COVID-19 in Mumbai: In June, slums see dip as cases rise in residential buildings

Updated: Jun 17, 2020, 09:00 IST | Arita Sarkar, Prajakta Kasale | Mumbai

Easing of restrictions has meant that social distancing is not maintained; contact tracing has become difficult as most people say they have only been to the market

Commuters seen on June 12 on Elphinstone flyover after Unlock 1.0. Movement of people across the city is making it tough for BMC to monitor infection spread. Pic/Bipin Kokate
Commuters seen on June 12 on Elphinstone flyover after Unlock 1.0. Movement of people across the city is making it tough for BMC to monitor infection spread. Pic/Bipin Kokate

With the lifting of some of the lockdown restrictions, the trend of COVID-19 cases in the city seems to be shifting again. While initially, the cases had first come up in residential buildings and then moved on to slums, ward officials say that over the past week, they have seen a spike in cases in housing societies again.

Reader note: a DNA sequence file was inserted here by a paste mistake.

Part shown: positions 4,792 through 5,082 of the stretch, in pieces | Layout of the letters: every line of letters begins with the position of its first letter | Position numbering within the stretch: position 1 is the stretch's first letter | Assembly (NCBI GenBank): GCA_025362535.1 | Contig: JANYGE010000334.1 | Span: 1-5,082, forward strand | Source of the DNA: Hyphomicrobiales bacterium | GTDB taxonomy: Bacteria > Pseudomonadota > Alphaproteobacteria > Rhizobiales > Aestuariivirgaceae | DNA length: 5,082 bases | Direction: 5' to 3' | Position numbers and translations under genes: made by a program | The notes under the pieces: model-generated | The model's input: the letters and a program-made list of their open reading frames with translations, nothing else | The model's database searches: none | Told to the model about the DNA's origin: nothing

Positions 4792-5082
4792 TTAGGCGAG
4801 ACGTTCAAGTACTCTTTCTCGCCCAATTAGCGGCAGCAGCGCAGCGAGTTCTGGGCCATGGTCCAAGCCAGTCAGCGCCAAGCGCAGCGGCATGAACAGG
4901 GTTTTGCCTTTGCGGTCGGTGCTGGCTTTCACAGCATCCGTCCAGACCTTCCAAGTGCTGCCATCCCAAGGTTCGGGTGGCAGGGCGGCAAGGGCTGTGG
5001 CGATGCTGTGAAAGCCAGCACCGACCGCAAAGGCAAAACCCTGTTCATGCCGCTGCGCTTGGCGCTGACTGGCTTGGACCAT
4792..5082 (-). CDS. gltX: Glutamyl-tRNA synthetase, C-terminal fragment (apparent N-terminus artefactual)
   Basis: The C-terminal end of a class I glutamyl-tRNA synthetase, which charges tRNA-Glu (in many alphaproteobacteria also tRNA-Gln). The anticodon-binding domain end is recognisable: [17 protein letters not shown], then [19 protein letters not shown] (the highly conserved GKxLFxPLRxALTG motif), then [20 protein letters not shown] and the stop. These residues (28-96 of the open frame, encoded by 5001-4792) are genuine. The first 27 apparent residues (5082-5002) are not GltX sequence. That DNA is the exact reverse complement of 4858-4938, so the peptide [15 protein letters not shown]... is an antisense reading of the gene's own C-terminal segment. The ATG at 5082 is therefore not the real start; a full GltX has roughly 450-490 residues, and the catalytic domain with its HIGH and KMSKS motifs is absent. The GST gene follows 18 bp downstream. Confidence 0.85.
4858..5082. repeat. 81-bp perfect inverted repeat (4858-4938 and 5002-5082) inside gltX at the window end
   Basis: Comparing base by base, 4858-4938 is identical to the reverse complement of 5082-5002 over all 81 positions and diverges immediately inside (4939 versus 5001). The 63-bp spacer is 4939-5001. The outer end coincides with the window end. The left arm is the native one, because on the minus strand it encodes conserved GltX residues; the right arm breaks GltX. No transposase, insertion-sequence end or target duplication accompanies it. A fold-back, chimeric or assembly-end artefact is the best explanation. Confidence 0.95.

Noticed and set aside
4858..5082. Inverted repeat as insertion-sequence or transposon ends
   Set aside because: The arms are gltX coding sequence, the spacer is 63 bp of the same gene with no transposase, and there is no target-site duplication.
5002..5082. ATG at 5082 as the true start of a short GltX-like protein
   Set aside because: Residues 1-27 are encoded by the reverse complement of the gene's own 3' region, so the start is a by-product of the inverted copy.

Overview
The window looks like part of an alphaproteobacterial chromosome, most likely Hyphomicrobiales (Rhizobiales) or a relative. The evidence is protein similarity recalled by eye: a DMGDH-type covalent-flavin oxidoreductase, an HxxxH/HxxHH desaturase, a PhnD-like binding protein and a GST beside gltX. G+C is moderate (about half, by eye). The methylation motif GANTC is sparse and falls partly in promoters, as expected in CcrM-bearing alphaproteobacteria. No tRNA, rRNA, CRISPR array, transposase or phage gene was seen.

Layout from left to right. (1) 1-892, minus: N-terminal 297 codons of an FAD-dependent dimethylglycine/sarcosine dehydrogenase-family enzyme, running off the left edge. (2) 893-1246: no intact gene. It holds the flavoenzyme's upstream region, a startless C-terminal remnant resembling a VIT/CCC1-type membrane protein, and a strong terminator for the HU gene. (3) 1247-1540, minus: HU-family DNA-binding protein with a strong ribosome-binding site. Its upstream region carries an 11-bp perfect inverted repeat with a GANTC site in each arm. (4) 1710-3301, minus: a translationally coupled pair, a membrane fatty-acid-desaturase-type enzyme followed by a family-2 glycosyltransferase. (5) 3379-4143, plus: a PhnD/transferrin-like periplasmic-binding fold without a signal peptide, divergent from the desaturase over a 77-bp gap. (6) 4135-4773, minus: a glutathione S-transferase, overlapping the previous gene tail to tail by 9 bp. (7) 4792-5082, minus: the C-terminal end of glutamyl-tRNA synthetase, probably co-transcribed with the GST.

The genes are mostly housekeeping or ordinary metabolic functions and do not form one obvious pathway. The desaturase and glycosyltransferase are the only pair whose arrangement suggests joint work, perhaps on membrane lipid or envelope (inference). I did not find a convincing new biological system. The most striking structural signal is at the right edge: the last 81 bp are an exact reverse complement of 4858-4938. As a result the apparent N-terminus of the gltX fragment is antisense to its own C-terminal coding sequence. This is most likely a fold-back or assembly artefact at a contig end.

In L ward for instance, which has the third-highest number of cases, Assistant Municipal Commissioner Manish Valanju said, "Earlier, there were 80-100 cases from slum pockets and now there are 40-60. Over the past week, the Sangharsh Nagar area, which had no cases earlier, recorded 30 cases and HDIL (Kohinoor city), which had one or two cases, now has around 25 cases," he said.

Valanju added that Sangharsh Nagar is home to people who were rehabilitated from Sanjay Gandhi National Park who primarily work as drivers and domestic helps. "After the lifting of the lockdown, people have started going out to work. We have locked down both the areas and started screening every one to control the spread. Earlier, we were only doing it on a case-to-case basis," he said, adding that in both areas only essential shops are now allowed to stay open.

Officials are also monitoring stores that have reopened amid Unlock 1.0. Pic/Suresh Karkera
Officials are also monitoring stores that have reopened amid Unlock 1.0. Pic/Suresh Karkera

The city's first COVID-19 cases had appeared mainly in residential buildings comprising people who had either travelled abroad or had come in close contact with travellers. Within a few weeks, the cases in slum areas started to rise and soon areas like Dharavi and Worli Koliwada became Containment Zones followed by all other slums in the city. However, with the easing of restrictions, social distancing norms are not being followed as strictly as earlier.

Cases double in Kandivli